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La Jeune France, "young France", was a French group founded in 1936 (by some estimates 1940) by André Jolivet along with composers Olivier Messiaen, Jean-Yves Daniel-Lesur, Pierre Schaeffer and Yves Baudrier, who were attempting to re-establish a more human and less abstract form of composition. La jeune France developed from the avant-garde chamber music society La spirale, formed by Jolivet, Messiaen, and Lesur the previous year. The name originated with Hector Berlioz[1]. La Jeune France composers are associated with mysticism. However, Virgil Thomson describes the group as neo-Impressionist rather than post or neo-Romantic: "An addiction to religious subject matter, common all over post-war Europe, is no more significant in Messiaen than is orientalism with Jolivet or the classical humanism of Rosenthal (and Malipiero)."[2]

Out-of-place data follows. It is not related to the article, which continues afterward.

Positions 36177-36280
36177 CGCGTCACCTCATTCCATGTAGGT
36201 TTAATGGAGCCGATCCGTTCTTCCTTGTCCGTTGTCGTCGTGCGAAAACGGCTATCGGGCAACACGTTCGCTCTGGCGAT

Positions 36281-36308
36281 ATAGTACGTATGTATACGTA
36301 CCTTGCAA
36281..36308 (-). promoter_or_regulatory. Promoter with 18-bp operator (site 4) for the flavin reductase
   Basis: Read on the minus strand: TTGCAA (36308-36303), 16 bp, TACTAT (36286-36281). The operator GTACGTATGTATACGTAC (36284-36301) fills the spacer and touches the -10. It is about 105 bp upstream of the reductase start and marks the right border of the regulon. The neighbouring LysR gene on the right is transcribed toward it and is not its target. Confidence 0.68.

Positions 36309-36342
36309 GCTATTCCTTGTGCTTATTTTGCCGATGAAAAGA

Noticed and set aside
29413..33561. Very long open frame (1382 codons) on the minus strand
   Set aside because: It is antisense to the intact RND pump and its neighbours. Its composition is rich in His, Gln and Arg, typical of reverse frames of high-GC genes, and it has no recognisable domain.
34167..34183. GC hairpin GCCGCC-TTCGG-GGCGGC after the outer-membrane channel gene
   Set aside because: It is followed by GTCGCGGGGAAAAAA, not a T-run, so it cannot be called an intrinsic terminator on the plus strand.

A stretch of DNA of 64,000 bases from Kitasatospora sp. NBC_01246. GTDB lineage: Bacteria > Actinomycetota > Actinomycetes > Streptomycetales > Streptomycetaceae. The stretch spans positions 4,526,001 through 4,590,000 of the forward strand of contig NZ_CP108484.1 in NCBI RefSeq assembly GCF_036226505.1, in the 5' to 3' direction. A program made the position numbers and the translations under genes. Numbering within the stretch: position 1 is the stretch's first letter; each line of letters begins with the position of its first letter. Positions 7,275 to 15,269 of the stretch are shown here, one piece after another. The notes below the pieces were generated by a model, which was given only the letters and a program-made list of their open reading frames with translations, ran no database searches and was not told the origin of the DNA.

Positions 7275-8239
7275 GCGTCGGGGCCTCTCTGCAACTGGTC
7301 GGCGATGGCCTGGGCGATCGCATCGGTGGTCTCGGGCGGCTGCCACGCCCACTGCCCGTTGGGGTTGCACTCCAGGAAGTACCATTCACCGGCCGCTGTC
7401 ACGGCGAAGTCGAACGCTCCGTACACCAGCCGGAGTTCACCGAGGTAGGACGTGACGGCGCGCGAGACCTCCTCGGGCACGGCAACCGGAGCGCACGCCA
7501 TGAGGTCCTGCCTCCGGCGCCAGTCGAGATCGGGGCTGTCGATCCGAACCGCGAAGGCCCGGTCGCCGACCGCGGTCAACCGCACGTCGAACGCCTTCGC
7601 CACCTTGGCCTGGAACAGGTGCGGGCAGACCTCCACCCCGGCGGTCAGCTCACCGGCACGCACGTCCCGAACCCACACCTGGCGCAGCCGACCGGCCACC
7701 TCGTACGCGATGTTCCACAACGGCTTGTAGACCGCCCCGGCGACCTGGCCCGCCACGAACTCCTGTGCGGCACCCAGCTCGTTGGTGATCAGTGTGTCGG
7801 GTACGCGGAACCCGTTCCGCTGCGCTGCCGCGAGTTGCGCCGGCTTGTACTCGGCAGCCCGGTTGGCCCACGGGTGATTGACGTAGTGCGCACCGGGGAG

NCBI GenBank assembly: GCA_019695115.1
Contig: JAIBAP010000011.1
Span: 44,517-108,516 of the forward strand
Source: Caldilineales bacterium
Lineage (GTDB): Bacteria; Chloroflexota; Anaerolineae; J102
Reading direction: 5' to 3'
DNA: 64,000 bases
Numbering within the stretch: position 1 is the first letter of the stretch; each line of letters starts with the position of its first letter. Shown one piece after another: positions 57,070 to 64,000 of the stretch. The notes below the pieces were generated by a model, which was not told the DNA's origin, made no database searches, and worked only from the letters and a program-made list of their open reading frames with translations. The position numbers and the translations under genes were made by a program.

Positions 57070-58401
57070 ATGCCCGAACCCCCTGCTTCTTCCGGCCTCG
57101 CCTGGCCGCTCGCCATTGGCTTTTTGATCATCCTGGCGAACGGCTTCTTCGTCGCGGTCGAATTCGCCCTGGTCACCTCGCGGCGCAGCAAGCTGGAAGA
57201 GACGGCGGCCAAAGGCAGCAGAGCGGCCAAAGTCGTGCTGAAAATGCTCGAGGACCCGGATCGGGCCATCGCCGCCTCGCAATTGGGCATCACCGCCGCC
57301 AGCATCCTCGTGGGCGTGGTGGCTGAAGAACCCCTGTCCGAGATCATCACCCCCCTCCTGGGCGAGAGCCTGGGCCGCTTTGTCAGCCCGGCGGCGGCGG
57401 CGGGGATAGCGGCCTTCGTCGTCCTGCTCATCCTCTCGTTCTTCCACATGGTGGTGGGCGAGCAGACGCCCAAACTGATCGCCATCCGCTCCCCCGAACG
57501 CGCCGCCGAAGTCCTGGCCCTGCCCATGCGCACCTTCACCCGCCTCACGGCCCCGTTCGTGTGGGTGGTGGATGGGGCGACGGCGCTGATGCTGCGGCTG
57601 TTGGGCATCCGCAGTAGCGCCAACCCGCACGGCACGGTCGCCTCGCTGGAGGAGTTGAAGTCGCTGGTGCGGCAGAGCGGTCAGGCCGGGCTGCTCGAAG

La Jeune France vocal compositions are included on the album of the same title: Jolivet's Épithalame, Messiaen's Cinq Rechants, and Daniel-Lesur's Le Cantique Des Cantiques[3].


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  2. ^ Thomson, Virgil. 2002. Virgil Thomson: A Reader: Selected Writings, 1924-1984, edited by Richard Kostelanetz, p.268. New York: Routledge. ISBN 0415937957.
  3. ^


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